You’ll also have a candle on your table and there are a variety of other chandeliers and lighting fixtures around the restaurant. But it’s very dark, and not in the same charming way as San Angel Inn at the Epcot Pavilion. If you’ve eaten there, it’s just about as dark here, though not quite. When I was eating the salad appetizer, I asked Jeff what he thought a few of the items were. He had to use his phone as a flashlight.
In the back of the ballroom, there is a neat mural effect.
With snow falling on the countryside.
Otherwise, the Ballroom doesn’t feel like much more than a cafeteria with chandeliers above. There’s certainly no privacy as it’s just one big room. While we were seated in the corner, noise wasn’t as big of a problem as I was expecting, but we didn’t really have anyone nearby.
And speaking of up above, the “cherubs” in the mural on the ceiling all have the faces of Imagineers’ children.
I find this to be a little creepy.
The cast member leading us into the Castle said something to the effect of, “But you might notice that not all of them look like cherubs.” I honestly have no idea what she was talking about and I was harassing her so much about trying to get her to admit that they were creepy that I didn’t want to press.
The other room open for dinner is the much smaller West Wing.
These pictures don’t do the room any justice, but it is even darker than the Ballroom, and virtually impossible to photograph.
I was kind of creeping about after dinner so I didn’t have a lot of opportunities with all the people around. But the room is true to the movie with a picture of the prince slashed.
I realize Disney is cheap, but you’d think they could replace these torn tapestries!
I mean come on! Someone tell WDWMAGIC.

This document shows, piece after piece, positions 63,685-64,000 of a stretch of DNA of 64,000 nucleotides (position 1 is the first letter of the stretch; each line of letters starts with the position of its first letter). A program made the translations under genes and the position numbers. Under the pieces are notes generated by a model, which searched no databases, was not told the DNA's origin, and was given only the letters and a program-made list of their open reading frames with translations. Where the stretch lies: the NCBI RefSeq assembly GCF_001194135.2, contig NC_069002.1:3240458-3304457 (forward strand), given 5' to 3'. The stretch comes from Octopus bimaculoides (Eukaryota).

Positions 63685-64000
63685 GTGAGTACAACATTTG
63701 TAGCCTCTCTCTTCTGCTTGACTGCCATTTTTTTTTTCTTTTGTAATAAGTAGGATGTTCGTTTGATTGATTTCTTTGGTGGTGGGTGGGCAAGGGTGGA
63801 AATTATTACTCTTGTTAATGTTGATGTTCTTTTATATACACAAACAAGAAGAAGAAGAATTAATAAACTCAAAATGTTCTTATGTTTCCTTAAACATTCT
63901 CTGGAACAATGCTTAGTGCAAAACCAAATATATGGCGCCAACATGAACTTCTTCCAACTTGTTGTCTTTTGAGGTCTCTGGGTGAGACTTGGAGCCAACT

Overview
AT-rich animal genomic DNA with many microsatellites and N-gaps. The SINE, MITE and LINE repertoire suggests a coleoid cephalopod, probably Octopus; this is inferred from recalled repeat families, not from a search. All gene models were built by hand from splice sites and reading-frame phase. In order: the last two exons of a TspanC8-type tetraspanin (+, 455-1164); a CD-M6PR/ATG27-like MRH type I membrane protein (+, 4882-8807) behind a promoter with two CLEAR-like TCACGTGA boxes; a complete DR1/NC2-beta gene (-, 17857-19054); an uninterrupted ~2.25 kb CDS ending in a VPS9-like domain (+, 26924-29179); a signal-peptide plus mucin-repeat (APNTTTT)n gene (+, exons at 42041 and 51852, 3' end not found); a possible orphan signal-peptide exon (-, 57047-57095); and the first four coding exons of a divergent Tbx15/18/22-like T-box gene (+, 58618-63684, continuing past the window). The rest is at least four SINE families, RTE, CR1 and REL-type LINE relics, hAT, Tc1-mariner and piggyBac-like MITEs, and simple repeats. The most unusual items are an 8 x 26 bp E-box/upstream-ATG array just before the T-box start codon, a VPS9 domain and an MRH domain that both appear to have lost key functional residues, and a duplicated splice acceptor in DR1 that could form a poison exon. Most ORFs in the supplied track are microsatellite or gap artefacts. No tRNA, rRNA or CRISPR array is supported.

Of course, the rose makes an appearance here along with the mirror.
I’m not sure how else they would theme Beast’s Castle other than dark. But it’s really, really dark.
EXCEPT!!!! The Rose Gallery, which is open for quick service lunch, but not dinner.
I like the bench seating that runs the length of the room along with the paintings and bright atmosphere. The room is probably even brighter than it looks.
The centerpiece of the room is a Belle and Beast music box, gifted by Maurice, underneath the rose light fixture above.
A few more while we’re here:
Anyway, I’m going to be eating lunch in this room. If I wanted to eat a turkey sandwich in the dark, I would just go home to my computer.
Back out near the front of the Castle, we’ll take a look at the lunch menu and ordering process.
On your walk inside, the suits of armor discuss Belle and Beast’s relationship status. One hopes Belle will fall for him instead. Another doesn’t like Beast’s chances. They either haven’t seen the movie or hearing/visibility aren’t great inside the helmets. Or maybe they’re confused by the fact Beast is both the Prince and the Beast at the same time.
This is the lunch menu. Larger: http://www.easywdw.com/reports5/boglunch.jpg.
I’m all for expanding the horizons of children’s palettes, but this might be a little much. I’m trying to subtract 20 years and look at the menu as a seven year old, and I’m not sure there’s anything “I would eat” off this menu. I’d be particularly concerned whether or not there were any onions or “ickies” in the marinara sauce. And I wouldn’t be in the same building as meatloaf. With broccoli florets and zucchini? LOL. Sauteed Pork with Green Beans? Are you serious? Even the Turkey Sandwich comes with Sweet Potato Fries and Peach Applesauce. Please.